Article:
The Corner

Bring Back the Teleprompter

Obama, in deer-in-the-headlights fashion, does not quite know where to turn. On one hand, he’s taken the country so far left and sounded so divisive that he’s alienated independents and moderates and thus may earn the greatest midterm congressional rebuke since the Republicans lost 101 seats in 1932. On the other hand, on a number of symbolic issues dear to the Left — closing Guantanamo; junking Bush-era anti-terrorism protocols like renditions, tribunals, wiretaps, and intercepts; leaving Afghanistan; repealing “don’t ask, don’t tell”; gay marriage; cap-and-trade; card check; blanket amnesty — he seems cynical, timid, and no different from an old finger-in-the-wind politician. 

Obama’s remedy for sinking polls and impending congressional losses was twofold — to hit the political campaign trail like “Give ’em Hell Harry,” demonizing conservatives for opposing his liberal agenda, and to recapture his hope-and-change aura by going on TV and, in particular, young-audience outlets like The Daily Show and MTV. 

But the problem with the first is that Obama does not do well when he’s impromptu and petulant: see “typical white person,” “spread the wealth,” “clingers,” and, more recently, “they talk about me like a dog,” his telling the Republicans that they have to sit in the back of the car, and warning “Latinos” to punish their conservative “enemies” by voting for the Obama slate. The result is that he appears either weird (at best) or Nixonian (at worst), given his now apparently insincere bring-us-together rhetoric.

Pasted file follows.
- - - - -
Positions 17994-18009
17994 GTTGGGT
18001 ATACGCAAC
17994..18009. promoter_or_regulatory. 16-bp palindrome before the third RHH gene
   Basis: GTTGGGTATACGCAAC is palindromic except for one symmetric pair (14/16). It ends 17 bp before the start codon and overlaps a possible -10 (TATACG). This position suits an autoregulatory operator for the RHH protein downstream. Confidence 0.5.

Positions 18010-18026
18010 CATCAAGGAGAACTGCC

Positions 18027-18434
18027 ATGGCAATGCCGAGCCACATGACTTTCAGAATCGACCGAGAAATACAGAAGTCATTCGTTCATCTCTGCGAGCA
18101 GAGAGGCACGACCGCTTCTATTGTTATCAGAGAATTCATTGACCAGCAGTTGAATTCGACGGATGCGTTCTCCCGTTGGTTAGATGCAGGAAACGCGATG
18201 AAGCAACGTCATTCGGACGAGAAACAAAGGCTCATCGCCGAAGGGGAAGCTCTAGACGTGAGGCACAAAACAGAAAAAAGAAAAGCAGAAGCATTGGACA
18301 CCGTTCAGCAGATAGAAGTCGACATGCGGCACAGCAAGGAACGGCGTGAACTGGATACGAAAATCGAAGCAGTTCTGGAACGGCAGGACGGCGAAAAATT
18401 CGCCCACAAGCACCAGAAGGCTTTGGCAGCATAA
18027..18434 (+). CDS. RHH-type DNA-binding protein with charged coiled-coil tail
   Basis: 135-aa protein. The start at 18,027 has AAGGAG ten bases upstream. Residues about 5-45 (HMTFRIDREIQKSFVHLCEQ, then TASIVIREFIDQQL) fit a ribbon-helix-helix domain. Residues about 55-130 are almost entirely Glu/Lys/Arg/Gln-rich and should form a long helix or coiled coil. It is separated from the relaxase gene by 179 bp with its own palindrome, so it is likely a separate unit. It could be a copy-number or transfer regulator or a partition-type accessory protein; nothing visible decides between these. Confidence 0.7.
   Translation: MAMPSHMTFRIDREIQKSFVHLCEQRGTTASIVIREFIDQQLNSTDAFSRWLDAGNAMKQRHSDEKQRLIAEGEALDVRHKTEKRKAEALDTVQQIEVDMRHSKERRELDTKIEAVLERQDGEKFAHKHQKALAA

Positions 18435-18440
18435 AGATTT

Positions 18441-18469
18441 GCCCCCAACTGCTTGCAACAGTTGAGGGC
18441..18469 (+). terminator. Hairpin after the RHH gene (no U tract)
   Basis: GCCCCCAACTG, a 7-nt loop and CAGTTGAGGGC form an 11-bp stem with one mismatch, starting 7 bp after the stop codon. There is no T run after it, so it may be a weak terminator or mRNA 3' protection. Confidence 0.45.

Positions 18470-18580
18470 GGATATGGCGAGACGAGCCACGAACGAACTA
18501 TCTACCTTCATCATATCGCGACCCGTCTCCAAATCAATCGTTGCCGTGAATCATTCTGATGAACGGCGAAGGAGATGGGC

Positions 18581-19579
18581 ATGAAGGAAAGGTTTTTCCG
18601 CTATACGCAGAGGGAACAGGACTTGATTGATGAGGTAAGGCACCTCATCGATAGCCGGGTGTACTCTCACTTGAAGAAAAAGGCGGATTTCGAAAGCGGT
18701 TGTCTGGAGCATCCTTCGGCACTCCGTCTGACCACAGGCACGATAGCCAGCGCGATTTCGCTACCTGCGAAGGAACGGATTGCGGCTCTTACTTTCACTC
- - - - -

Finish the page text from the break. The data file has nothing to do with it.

Obama’s awkward efforts to appear hip have resulted in Jon Stewart calling the president of the United States “dude” and a general diminution in the dignity of the office.

The obvious remedy is to get off TV pronto, drop the forced hipster act, return to his “no red-state/blue-state divide” tropes, find areas of agreement with Republicans and in so doing reduce the deficit, and talk about what’s right rather than what’s wrong with the United States. 

That won’t happen, and what is happening is not working. On November 3, I predict we will hear quite a number of explicit postmortems from a lot of angry defeated Democrats.

NRO contributor Victor Davis Hanson is the Martin and Illie Anderson Senior Fellow at the Hoover Institution and the author, most recently, of The Case for Trump.

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